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Digging out from college loan debt

Annie Zelm • Dec 18, 2011 at 1:00 PM

Before they even have a job, buy a house or start a family, many college graduates already carry hefty baggage.

Some equate it to carrying a house on their back, although they can't live in it for the next 20 years.

The student loans they obtained to fulfill a dream have turned into a nightmare that follows them well into their 30s, often putting other plans on hold.

But for some, there's hope.

Radhika Singh Miller is program manager of educational debt relief and outreach for Equal Justice Works, a nonprofit that advocates for laws to help debt-ridden students.

She said it's important for students to be their own advocate.

"It's not going to help with everything, it's not going to help with everyone," Singh Miller said. "But there's some help out there, and you should know about it."

Singh Miller took some time to hammer out the particulars of the new plan:

Q: Who can sign up to get some relief?

RSM: Income-based repayment is available only for those with federal loans.

To get in, you previously had to owe more than 15 percent of your annual income. Now it will be 10 percent.

And once you're in, payments on your loan will be capped at 10 percent. Under the old program, your loans would be forgiven after 25 years as long as you've continued to make your payments. The new program changes that to 20 years.

It's only available to "new borrowers" -- those who borrowed their first federal loan in 2008 or later, and will again borrow in 2012 or later. That could change in the rule-making process, which will start in January.

From our estimates, there's a huge difference between 15 percent and 10 percent. Someone who could have had a $360 monthly payment under the 15 percent rule could have something like a $240 payment. Others who borrowed before 2008 can still sign up for the current income-based repayment program.

Those who work in public service or at a nonprofit are also eligible for an income-based repayment program that forgives their loans after 10 years. That hasn't changed.

Q: So the program is based on income. But what if you don't have any or you're making so little you can't make any progress?

RSM: The income-based repayment program is based on what you make and your family size, so it's actually possible to have a zero-dollar payment (that counts toward your 20-year loan forgiveness). Anyone who's living by themselves making $10,000 to $15,000 will probably have a zero-dollar payment, as well as someone who has a family of four with an income of around $30,000. When your income changes, your payments will go up.

Need help?

• Students can find out if they're eligible for the income-based repayment program or loan consolidation at studentaid.ed.gov, or by calling the Federal Student Aid Information Center at 1-800-433-3243.

• To figure out how much your new loan payments could be or how much you'll need to borrow as a new student, try the loan calculators at finaid.org.

Loan language

Navigating your way through the jungle of student loans can be confusing. Here are some tips for new borrowers, courtesy of the Project on Student Debt:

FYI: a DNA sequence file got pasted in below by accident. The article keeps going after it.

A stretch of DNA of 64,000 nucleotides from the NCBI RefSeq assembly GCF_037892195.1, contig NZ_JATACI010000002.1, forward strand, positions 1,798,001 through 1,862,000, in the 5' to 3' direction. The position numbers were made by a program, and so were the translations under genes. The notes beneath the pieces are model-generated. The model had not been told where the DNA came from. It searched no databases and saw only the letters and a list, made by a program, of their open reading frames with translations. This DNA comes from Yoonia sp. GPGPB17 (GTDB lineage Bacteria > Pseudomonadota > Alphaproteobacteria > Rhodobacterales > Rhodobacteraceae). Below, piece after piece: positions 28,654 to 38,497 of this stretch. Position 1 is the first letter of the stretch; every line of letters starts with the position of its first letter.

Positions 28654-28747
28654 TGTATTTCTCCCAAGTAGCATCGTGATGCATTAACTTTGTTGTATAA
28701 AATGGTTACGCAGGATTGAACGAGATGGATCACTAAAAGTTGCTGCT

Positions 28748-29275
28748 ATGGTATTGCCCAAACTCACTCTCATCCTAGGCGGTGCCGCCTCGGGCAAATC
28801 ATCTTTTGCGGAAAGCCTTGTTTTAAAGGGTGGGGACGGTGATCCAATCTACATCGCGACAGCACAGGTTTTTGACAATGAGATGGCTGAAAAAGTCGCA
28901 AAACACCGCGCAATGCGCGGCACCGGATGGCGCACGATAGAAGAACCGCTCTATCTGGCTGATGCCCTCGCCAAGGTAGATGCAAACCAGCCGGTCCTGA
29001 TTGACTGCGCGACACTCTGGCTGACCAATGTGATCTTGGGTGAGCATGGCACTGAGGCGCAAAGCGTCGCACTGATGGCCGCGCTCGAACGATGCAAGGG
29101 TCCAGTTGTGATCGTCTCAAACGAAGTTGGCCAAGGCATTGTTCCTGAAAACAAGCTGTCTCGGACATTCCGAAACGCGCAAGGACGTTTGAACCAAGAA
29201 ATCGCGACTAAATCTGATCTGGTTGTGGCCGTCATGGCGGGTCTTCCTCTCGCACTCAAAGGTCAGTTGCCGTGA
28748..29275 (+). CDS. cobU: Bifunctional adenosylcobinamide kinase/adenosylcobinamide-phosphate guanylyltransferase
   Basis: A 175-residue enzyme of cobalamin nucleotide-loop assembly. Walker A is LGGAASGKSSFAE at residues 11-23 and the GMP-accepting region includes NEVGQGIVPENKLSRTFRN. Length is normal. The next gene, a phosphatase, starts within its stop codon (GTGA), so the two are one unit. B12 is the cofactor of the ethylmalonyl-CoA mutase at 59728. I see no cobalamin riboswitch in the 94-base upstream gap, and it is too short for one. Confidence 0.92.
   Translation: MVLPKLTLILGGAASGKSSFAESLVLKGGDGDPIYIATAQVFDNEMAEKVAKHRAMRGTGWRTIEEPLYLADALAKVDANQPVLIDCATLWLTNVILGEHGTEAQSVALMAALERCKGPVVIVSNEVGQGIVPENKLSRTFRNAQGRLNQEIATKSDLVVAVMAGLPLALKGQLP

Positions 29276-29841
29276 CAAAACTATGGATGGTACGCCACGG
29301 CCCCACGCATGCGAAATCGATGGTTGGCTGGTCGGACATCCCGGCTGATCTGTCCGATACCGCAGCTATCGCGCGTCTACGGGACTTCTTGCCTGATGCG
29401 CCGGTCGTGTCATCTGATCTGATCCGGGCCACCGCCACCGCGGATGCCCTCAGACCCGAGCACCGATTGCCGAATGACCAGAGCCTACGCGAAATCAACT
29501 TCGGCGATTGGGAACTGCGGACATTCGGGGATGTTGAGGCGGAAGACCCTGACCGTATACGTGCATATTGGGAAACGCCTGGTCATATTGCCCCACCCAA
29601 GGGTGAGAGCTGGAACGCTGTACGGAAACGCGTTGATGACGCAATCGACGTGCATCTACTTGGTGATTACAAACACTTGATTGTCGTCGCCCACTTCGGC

• Federal loans are the safest place to start. Interest rates on federal loans don't change over time and aren't affected by your credit rating. Federal loans also come with some guaranteed borrower protections in case you're unemployed or have other financial problems after college.

• Perkins and Subsidized Stafford loans are the safest and most affordable federal loans. If you qualify for them, they're a great deal, because the government pays all the interest while you're in school. The interest rate for Perkins loans is fixed at 5 percent, and for Subsidized Staffords it's fixed at no more than 6.8 percent.

• Unsubsidized Stafford loans are the next best option, and they're available to everyone, regardless of income. Interest builds up while you're in school, but you don't have to start making payments until six months after you graduate, and you still get the federal borrower protections.

• PLUS Loans, which are only for parents and graduate students, have a higher interest rate of up to 8.5 percent, but they are generally a better deal than private loans.

• Private student loans, sometimes called "alternative" loans, are much riskier. They're a lot like credit cards: even if they start at what seem like low rates, those rates can shoot up at any time, and the interest costs can quickly surpass whatever you borrowed to begin with. Also, they don't have the borrower protections that come with federal loans.

• Beware of private loans in disguise: some schools put their own name on private loans, or the loans may have other brand names that make them look safer than they really are. Lenders often offer both federal and private loans, so make sure you know what you're getting before you sign on the line.

• If you find a good rate on a private loan, keep talking to other lenders, and see if they will beat that rate. Make sure you get the final deal in writing, and that you understand the limitations and restrictions.

Information courtesy of The Project on Student Debt, a nonprofit initiative staffed by employees of the Institute for College Access & Success.

To have the rest of your questions answered and to read about local graduates' debt struggles, pick up a copy of Sunday's Register.

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